José Andrés: interview with the chef who’s working with Barack Obama

Apr 11 2016, 09:16 | by Laura Donadoni

Culinary avant-garde, five-star enterprises, TV and publishing, commitment to social issues, didactics: José Andrés – one of the world’s 100 most influential people according to Time Magazine – is the chef of TFG, ThinkFoodGroup.

The chef responsible for shifting America’s culinary scene in the last 20 years, Spanish originally from the Asturias, José Andrés, is the Hot Restaurateur according to Condé Nast Traveler, and the man who has introduced traditional and avant-garde Spanish cuisine in the US. In 2010 he was bestowed a medal by the Spanish Order of Arts and Letters for promoting Spanish culture abroad. He divides his time between his many award-winning restaurants, teaching duties, TV appearances, activity in the fight against obesity and the hunger emergency. The man is unstoppable, and alongside President Obama, Andrés is also working to divulge alimentary education to reduce food waste. Andrés is furthermore proprietor and chief chef of ThinkFoodGroup, the creative team responsible for renowned dining concepts in Washington DC, Las Vegas, Los Angeles Miami and Puerto Rico including Minibar by José Andrés, Jaleo and The Bazaar by José Andrés at the SLS Hotel Beverly Hills, Las Vegas and South Beach.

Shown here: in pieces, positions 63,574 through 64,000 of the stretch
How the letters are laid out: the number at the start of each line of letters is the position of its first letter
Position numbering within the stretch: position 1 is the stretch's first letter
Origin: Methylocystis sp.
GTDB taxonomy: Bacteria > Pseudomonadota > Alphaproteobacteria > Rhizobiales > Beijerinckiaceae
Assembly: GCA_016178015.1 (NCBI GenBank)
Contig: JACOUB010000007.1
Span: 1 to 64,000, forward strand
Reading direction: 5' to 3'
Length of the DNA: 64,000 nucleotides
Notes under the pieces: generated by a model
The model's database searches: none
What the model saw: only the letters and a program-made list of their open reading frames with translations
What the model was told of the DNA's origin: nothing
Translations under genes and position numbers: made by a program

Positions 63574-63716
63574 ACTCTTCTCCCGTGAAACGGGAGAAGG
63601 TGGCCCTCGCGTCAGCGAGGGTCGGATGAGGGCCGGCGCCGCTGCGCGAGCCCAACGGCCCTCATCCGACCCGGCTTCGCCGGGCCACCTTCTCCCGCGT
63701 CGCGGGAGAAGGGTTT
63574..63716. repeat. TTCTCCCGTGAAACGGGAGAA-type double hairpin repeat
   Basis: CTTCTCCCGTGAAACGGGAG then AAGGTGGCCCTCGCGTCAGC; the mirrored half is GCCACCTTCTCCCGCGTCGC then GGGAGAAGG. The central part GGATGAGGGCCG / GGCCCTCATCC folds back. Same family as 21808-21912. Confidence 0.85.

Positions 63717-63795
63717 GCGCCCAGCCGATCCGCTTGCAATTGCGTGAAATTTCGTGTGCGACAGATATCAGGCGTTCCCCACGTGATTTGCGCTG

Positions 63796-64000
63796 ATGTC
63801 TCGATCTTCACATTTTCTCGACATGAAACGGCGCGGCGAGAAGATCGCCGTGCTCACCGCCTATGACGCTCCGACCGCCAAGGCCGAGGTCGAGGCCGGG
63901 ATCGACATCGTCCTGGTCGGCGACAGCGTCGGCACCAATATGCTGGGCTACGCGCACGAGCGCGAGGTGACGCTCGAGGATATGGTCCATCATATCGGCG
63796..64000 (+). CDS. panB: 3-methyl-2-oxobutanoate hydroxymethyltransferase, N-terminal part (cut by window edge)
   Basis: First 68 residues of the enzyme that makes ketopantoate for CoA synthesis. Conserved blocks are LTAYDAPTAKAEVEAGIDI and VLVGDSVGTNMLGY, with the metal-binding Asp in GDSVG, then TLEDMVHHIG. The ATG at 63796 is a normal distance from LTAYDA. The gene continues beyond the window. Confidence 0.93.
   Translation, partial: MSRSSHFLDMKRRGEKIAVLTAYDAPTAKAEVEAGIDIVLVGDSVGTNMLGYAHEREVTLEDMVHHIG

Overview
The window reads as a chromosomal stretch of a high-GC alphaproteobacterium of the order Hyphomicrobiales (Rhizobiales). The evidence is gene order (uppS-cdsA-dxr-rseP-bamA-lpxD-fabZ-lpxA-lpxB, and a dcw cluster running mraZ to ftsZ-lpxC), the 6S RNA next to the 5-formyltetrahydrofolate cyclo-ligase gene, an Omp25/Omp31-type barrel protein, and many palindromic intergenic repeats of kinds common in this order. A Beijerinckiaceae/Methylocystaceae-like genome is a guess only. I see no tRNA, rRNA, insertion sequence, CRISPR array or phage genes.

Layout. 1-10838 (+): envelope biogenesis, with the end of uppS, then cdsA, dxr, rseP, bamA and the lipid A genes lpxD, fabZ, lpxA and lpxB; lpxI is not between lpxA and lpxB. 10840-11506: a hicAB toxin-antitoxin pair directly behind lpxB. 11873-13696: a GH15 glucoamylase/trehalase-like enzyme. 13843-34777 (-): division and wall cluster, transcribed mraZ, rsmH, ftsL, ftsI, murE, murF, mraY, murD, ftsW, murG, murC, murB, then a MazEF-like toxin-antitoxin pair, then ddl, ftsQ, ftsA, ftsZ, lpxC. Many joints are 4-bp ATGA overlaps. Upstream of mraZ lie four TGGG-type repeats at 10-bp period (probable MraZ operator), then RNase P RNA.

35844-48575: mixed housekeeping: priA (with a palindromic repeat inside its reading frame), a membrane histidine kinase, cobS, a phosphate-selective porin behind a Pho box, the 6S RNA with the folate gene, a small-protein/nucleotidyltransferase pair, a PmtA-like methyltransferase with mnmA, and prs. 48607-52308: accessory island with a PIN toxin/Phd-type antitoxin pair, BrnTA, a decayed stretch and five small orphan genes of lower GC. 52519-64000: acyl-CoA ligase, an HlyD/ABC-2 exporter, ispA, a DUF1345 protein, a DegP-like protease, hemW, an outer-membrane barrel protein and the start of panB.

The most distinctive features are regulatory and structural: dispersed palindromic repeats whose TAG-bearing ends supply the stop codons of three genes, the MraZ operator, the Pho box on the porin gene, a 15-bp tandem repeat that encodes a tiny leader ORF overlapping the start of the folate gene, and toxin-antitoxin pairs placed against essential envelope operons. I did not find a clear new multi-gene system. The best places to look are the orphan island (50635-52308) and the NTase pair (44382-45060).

José Andrés

He’s come a long way from the beginnings in small-town Mieres, in the Asturias: from hotel management school, to the first training steps in the kitchen of Ferran Adrià’s “El Bulli”, all the way to photos taken with the POTUS posted on Twitter. Now José Andrés is an internationally acclaimed culinary innovator, published author, university professor, TV celebrity. Time Magazine has listed him as one of the world’s 100 most influential people, and he has been numerous times recipient of the James Beard Best Chef Award. A genuine and overpowering personality, with an innate artistic sense and boundless creativity: there could be volumes written on José Andrés, but these could only partially record the complexity of his persona.

He is the chef responsible for shifting America’s culinary scene over the last two decades, introducing modern Spanish cuisine concepts as well as traditional tapas, and the man able to change the United State’s opinion on food and nutrition. Creativity, molecular nuances, whim, but also a deep knowledge of food and its ethics.

José Andrés has made himself available for this interview upon his return from the first and historic State visit of President Barack Obama to Cuba where the renowned chef presided as the United States’ culinary ambassador.


You have been known to say, “Eating has to be entertainment”. Your creations often draw inspiration from molecular cuisine and are a constant source of surprise and entertainment for those who savor it. But how much technique and research are behind each dish?

I believe creativity is something that happens naturally as long as you’re dedicated and committed to your work. I am supported by a fantastic team of chefs that on a daily basis devises ways of cooking food in new forms. My Minibar Restaurant is the nerve center of my business and the place where the most intense research, inspiration and redesign of familiar dishes happens. There is huge dedication behind the playful side of our dishes.


Your cuisine is everything but conventional. What is the relationship with your wine directors and sommeliers who have the challenging task of pairing wines to your dishes?